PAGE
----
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A Spaniard In The Papal Court

The Borgia family could claim two popes and a large number of cardinals within a hundred-year period . For most of the history of the Catholic Church, popes had always come from Italian families. Members of these powerful families would bargain and cut deals to have their ordained family member elevated to the position of pope.

When the upstart Spanish-born Alfonso de Borgia was made pope in 1455, he immediately made a number of enemies. Naturally, his reaction was to surround himself with cardinals and advisers who would protect him from potential enemies, thus an influx of more Spanish cardinals loyal to Alfonso. The next Borgia to become pope was Alfonso’s nephew Rodrigo Borgia, who would become Pope Alexander VI in 1492. He furthered his influence by marrying some of his seven children to influential Italian and Spanish families.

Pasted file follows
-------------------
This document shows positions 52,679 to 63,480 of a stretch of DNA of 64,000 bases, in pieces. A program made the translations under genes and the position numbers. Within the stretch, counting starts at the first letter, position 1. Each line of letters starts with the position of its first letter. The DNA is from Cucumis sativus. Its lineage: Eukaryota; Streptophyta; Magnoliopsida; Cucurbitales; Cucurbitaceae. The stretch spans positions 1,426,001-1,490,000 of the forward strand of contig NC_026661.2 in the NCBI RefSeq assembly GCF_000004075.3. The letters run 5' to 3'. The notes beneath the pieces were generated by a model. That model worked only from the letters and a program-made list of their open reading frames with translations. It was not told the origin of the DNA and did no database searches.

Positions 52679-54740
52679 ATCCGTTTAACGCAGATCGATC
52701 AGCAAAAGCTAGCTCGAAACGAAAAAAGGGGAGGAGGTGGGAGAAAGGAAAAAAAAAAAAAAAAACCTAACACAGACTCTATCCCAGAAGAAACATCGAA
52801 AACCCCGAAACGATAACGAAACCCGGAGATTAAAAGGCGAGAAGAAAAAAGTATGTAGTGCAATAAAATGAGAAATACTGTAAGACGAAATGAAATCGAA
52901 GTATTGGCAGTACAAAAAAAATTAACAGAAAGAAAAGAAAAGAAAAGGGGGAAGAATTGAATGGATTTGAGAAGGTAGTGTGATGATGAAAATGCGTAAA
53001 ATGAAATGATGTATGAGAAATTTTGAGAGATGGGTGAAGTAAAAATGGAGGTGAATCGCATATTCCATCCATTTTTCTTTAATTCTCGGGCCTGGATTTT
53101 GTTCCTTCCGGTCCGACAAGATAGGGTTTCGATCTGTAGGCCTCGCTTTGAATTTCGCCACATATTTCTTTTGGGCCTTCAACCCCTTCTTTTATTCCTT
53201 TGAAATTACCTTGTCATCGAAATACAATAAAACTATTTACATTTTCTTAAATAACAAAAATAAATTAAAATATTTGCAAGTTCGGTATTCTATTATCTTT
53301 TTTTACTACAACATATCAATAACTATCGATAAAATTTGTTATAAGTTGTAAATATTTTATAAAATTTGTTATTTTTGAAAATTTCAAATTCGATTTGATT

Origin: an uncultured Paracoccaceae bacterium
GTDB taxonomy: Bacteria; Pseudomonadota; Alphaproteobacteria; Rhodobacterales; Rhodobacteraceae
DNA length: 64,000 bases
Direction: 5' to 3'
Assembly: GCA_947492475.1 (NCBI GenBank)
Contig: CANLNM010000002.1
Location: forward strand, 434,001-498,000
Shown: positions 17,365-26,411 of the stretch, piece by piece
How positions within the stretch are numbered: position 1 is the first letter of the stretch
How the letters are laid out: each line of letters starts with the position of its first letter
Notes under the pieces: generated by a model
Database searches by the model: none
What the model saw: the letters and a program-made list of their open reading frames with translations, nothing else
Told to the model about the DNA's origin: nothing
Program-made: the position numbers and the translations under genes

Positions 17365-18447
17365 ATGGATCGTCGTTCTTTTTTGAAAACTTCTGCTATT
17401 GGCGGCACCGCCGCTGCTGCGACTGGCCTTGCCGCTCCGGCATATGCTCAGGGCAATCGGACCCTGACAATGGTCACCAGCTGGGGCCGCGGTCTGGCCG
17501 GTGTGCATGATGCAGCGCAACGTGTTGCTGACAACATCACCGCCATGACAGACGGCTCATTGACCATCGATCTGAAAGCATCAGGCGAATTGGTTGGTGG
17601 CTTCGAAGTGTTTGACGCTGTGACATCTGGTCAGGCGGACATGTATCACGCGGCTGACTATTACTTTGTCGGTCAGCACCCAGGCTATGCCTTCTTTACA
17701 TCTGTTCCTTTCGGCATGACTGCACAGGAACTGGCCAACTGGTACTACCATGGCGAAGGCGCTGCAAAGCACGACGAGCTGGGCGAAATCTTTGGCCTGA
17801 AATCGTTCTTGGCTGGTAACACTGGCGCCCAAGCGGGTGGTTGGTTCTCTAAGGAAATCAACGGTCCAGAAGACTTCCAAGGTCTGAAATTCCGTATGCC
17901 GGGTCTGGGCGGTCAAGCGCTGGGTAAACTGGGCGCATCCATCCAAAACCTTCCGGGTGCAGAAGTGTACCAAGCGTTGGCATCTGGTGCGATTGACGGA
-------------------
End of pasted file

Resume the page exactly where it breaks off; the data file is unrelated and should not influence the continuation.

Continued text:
Jordi Savall and Hesperion XXI took on a monumental task. They have compiled music that might have accompanied significant events during the lives of these members of the Borgia dynasty. The result is Dinastia Borja: Eglesia I poder al Renaixement, a three-CD compilation with an accompanying book giving further information about members of the Borgia family.

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